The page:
EVERY name gets a nickname on Long Island. Even the ones you wouldn’t think lend themselves to shortening.
Take my name, for instance. Justine doesn’t really break down into anything you would want to be called in a professional setting. (My family’s favorite, “Justeenie-Weenie” isn’t exactly a title you parade in the public sphere.)(Oh…oops.)(Oh well. I am who I am.)
That being said, I have two Long Island friends who regularly call me “Jus.” (Rhymes with “fuss.”) I’m pretty sure I always react with a bit of surprise when they address me as such (I’ve never heard it until I moved here!), but it’s not like I mind. It’s just interesting.
Other names I’ve heard shortened that I wouldn’t expect:
Garrett –> Gah
Sara –> Sa
Cassandra –> also Sa
And pretty much everyone goes by the shortened version of their given name: Chris, Steve, Mel.
Or adds an “ee” sound to the end: Joey, Mikey, Jimmy.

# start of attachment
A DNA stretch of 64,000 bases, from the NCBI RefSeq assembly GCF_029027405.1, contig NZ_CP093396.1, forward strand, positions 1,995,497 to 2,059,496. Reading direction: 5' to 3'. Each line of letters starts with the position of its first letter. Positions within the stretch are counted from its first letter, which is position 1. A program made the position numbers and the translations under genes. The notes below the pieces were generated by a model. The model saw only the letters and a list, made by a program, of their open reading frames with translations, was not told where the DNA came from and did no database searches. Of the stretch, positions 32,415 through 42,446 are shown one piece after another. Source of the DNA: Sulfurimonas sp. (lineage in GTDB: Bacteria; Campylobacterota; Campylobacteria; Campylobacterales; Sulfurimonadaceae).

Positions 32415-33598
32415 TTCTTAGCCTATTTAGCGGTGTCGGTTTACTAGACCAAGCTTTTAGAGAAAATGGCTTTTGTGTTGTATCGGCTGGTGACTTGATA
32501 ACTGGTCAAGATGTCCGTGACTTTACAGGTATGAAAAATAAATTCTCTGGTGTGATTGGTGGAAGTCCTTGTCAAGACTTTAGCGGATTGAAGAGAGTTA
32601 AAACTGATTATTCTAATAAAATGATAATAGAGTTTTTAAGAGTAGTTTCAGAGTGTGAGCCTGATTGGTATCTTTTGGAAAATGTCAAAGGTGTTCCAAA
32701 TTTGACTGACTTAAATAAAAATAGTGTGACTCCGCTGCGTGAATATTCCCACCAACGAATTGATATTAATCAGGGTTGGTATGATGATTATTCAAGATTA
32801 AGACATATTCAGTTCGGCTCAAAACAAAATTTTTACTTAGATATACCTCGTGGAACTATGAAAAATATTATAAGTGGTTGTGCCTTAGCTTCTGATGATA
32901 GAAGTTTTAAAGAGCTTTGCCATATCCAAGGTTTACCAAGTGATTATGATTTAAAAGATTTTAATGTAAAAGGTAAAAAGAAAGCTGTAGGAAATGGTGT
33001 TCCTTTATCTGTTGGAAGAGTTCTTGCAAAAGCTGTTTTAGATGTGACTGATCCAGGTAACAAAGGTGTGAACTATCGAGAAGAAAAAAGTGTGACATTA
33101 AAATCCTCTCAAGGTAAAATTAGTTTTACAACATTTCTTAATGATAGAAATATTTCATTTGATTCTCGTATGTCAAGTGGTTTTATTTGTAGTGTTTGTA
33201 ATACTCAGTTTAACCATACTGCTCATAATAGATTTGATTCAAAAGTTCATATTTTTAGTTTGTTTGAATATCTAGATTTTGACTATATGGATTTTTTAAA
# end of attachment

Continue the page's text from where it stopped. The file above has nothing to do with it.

None of those things are particularly revolutionary when you happen upon them one at a time, but when it’s virtually everyone you meet, you start to notice.
It becomes especially apparent whenever the hubs and I talk about names for our hypothetical children. (No, we’re not talking about it seriously yet. It’s more like a, “Hey, you know what’s kind of a neat name?” toss-it-out-there convo.)(I’M NOT PREGNANT.)
For example, my favorite names are Henry (or Henrik, as I’ve bargained Joey down to…because there is a goalie in the NHL named Henrik so it’s more acceptable…apparently) or Harrison for a boy and Clara or possibly Hannah for a girl.